Investor activism: Funds stand up to Shell

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By:
Helen Avery
Published on:

EU pension funds begin to flex muscles over scandals. Twenty-six Dutch pension funds are suing Royal Dutch Shell for overstating its oil reserves between 1999 and 2003.

The group of predominantly Dutch pension funds, led by ABP, the €168 billion Dutch civil service and educational pension fund, has filed a pending class-action lawsuit against the energy company with US law firm Grant & Eisenhofer.

“We’re arguing that these clients bought shares based on Shell’s stated oil reserves,” says Geoff Jarvis, partner at Grant & Eisenhofer. “When Shell acknowledged that they had overstated the reserves at a later date, the stock price took a hit and resulted in our clients losing hundreds of millions of dollars.”

Defendants

Among the former and current Shell executives named as defendants in the lawsuit is Sir Philip Watts, former chairman of Shell, who left the company last year after reserves downgrades were conceded. Consultants KPMG and PricewaterhouseCoopers are also named as defendants. Shell has already paid more than $150 million in fines to UK and US regulators, and $90 million to employees who claimed their pension funds had been hit by the overstatements.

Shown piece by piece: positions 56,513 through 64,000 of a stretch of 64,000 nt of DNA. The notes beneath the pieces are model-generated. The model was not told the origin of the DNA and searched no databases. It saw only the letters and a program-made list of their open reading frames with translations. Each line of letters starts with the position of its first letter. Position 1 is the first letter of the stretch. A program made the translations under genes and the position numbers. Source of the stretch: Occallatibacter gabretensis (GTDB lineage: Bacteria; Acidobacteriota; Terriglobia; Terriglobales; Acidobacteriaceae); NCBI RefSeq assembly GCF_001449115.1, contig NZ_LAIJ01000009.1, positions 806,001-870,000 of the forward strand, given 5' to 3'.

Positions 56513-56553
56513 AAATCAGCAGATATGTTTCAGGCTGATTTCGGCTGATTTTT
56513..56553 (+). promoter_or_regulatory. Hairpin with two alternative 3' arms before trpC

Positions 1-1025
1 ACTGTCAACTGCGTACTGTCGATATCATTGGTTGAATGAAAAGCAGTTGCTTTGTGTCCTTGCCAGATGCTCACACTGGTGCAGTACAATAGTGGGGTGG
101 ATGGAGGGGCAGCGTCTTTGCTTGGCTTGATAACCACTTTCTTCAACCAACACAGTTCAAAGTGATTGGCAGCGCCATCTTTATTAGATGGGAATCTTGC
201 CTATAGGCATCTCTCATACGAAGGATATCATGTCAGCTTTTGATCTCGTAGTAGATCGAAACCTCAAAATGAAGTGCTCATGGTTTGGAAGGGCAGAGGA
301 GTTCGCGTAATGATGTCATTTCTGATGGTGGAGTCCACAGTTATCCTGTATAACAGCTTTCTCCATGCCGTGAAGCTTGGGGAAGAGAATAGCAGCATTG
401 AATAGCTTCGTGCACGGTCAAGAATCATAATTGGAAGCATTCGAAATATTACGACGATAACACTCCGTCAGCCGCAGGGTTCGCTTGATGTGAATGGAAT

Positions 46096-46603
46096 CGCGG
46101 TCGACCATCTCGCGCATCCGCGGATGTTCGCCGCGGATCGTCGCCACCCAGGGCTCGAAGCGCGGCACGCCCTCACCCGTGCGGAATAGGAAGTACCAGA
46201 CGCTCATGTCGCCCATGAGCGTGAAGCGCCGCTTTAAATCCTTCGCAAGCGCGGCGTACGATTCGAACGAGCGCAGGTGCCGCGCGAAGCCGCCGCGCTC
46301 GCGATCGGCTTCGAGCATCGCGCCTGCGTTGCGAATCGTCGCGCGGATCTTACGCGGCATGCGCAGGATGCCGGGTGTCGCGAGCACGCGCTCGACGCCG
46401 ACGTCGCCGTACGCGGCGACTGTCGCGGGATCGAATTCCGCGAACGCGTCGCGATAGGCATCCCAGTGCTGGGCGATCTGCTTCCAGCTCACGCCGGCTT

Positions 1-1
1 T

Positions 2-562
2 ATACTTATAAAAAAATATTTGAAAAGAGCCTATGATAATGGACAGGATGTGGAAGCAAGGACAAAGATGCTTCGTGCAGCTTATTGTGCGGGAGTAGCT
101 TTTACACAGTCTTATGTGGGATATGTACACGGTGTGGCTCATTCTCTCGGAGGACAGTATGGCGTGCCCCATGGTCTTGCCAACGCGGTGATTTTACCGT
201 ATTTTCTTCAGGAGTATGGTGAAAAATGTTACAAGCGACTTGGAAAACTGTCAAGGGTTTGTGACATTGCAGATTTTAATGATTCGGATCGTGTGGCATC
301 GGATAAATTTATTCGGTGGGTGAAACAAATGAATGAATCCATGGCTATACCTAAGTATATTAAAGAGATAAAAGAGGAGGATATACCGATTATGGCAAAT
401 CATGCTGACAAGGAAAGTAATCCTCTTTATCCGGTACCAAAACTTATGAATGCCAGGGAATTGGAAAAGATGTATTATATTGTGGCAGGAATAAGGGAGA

Grant & Eisenhofer is one of the US’s largest securities class action law firms to represent institutional investors. The firm has pending class action suits against other corporations, including Tyco and Marsh & McLennan, on behalf of institutional shareholders.

The Shell case points to the growing awareness of European institutional investors as to their rights in corporate scandals. In the US institutional investors have tended to be more vocal in defending themselves against corporate abuse, because of the 1995 Private Securities Litigation Reform Act, which gave institutional investors greater rights in securities class action lawsuits.

Awareness

“The involvement of European institutional investors has been more recent,” says Jarvis, “and has been gaining traction in the last three to four years.” One US lawyer attributes the growing awareness of Europe’s investors to the wave of corporate scandals. “The Enron and Tyco scandals were well documented across the globe and attracted the attention of European pension funds. Europe’s own corporate scandals, such as Ahold, further increased the awareness and willingness of institutional investors there to become involved.”

An official at the VB (the Dutch association of pension funds) agreed that shareholder activism and awareness of rights was increasing. “It’s clear that the larger European pension funds such as ABP and PGGM [the Dutch healthcare and social work employees’ pension fund] are more frequently standing up for themselves,” she said.